(Originally published in The Missouri Times)
— Shane Schoeller, a former legislative official turned candidate for Missouri secretary of state, will take over as executive director of the Missouri Republican Party.
The announcement was expected late Thursday morning, when Chairman Ed Martin was expected to hold a conference call with members of the Republican state board.
Schoeller, who most recently served as speaker pro tem in the Missouri House of Representatives, hails from southwest Missouri, an important Republican stronghold and an even more important area as the party begins to rebuild from its problems in statewide races during 2012.
Martin — who ran for attorney general last year — became close with Schoeller during the 2012 campaign, where they built a trust relationship on the campaign trail, with Martin campaigning along-side Schoeller, even throughout Schoeller’s three-way primary.
Martin took office on Jan. 5, and Lloyd Smith — the last executive director — left his position a week later, opening the application process. That is when the party received nearly 50 applications from across Missouri and the nation, and the list was narrowed down to about 15 in early February.
From there, Martin sought input from all the various factions of the party, including Tea Party groups and establishment leaders — including House Speaker Tim Jones and Senate President Pro Tem Tom Dempsey.
At Lincoln Days in St. Louis, Martin himself sat down to interview five candidates. Many were there, but that was where Schoeller stood out. He had a hospitality suite for attendees and was an active participant in the weekend’s festivities, allowing him a cloak of secrecy when meeting with Martin and committee members.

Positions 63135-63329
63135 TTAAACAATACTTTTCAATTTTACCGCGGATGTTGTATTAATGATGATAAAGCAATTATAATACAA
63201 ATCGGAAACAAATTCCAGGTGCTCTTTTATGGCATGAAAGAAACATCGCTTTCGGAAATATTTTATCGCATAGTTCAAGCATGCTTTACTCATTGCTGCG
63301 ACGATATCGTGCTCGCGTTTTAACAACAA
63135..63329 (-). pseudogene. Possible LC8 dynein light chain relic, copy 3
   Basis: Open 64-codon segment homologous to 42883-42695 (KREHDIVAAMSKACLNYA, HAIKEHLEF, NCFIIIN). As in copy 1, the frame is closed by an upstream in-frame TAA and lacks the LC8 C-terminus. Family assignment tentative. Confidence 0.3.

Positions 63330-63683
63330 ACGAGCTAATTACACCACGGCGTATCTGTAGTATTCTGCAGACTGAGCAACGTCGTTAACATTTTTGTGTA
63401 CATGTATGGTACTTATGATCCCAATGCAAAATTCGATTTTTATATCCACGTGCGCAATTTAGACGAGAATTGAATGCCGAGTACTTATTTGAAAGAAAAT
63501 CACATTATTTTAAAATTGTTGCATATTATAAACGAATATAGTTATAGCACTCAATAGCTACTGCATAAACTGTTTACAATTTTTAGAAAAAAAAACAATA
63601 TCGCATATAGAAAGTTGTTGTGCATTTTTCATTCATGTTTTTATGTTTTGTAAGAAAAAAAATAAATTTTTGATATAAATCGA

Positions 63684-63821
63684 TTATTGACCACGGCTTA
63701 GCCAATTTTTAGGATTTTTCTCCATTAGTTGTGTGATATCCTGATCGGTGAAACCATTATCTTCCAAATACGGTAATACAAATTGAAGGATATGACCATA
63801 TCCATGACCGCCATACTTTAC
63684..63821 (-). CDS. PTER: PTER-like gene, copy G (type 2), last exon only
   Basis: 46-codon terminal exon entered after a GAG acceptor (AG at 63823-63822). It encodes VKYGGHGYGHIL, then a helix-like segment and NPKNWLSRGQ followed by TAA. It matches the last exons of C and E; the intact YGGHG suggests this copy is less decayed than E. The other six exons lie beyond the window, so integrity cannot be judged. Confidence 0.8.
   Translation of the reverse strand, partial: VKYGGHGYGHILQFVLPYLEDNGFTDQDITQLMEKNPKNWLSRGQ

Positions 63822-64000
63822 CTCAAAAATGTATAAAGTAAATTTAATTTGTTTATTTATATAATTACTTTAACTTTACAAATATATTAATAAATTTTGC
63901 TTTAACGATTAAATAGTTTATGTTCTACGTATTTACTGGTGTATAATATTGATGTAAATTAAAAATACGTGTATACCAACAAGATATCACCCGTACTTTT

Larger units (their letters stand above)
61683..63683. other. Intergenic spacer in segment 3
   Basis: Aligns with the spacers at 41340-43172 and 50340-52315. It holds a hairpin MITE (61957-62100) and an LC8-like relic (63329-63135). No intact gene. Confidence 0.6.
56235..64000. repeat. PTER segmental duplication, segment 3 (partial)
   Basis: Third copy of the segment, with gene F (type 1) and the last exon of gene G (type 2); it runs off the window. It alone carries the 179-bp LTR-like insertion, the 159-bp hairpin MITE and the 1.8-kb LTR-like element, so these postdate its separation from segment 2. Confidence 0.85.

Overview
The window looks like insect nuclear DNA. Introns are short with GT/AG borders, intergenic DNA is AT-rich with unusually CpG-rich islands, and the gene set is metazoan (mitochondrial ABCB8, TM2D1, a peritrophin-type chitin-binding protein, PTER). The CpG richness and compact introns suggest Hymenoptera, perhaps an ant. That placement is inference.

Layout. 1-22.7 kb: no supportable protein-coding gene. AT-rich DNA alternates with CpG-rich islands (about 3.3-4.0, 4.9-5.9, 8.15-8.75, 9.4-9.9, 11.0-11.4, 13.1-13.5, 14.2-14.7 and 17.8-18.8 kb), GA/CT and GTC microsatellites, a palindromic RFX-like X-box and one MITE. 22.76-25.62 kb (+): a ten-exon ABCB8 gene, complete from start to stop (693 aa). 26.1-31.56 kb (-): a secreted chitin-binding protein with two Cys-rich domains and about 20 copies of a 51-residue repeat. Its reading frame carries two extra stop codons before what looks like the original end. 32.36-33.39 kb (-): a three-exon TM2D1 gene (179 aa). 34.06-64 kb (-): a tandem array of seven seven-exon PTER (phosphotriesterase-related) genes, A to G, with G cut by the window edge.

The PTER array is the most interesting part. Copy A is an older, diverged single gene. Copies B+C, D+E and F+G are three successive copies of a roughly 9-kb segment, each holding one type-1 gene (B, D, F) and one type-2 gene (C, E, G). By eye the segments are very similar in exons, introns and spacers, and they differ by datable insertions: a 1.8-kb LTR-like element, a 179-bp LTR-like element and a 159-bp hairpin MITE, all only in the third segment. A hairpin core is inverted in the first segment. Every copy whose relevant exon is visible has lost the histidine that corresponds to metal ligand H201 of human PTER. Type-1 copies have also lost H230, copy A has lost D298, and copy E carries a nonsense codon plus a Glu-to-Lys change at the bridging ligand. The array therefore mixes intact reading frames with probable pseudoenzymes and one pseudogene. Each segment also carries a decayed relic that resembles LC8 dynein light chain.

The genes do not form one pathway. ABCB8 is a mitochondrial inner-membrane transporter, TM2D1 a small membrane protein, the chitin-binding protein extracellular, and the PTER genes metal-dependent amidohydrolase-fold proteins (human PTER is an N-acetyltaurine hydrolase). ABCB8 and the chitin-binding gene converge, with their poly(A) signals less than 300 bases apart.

Party insiders believe that Martin, sometimes a self-understood larger-than-life figure, was truly trying to make an unselfish decision in choosing Schoeller, who has a real history of working on the ground in politics from his work with Kit Bond, John Ashcroft, and Matt Blunt. The decision could likely be the biggest decision Martin has to make as chairman, and he wanted to do it right.
While Martin and the party leadership considered several other names to fill the post, the settled on Schoeller not only for his ability to reach out to the various factions of the party, but also for the fact that he’s not a campaign consultant. As the party readies for the 2014 reelection campaign of state Auditor Tom Schweich, a vocal critic of the influence of consultants, the party may begin to focus more on in-house advice than advice from the outside.
Martin hired his own political director, Steve Michael, who ran his 2010 congressional race and 2012 campaigns. The party has also brought on Michelle Wright, who leads the campaign finance operation at Veritas Public Relations, to help boost the party’s fundraising over the next few months. Additionally, Kurt Witzel, an executive at Anheuser-Busch who decided against a run for state committee last year, is expected to soon be approved to the state executive committee as finance chairman.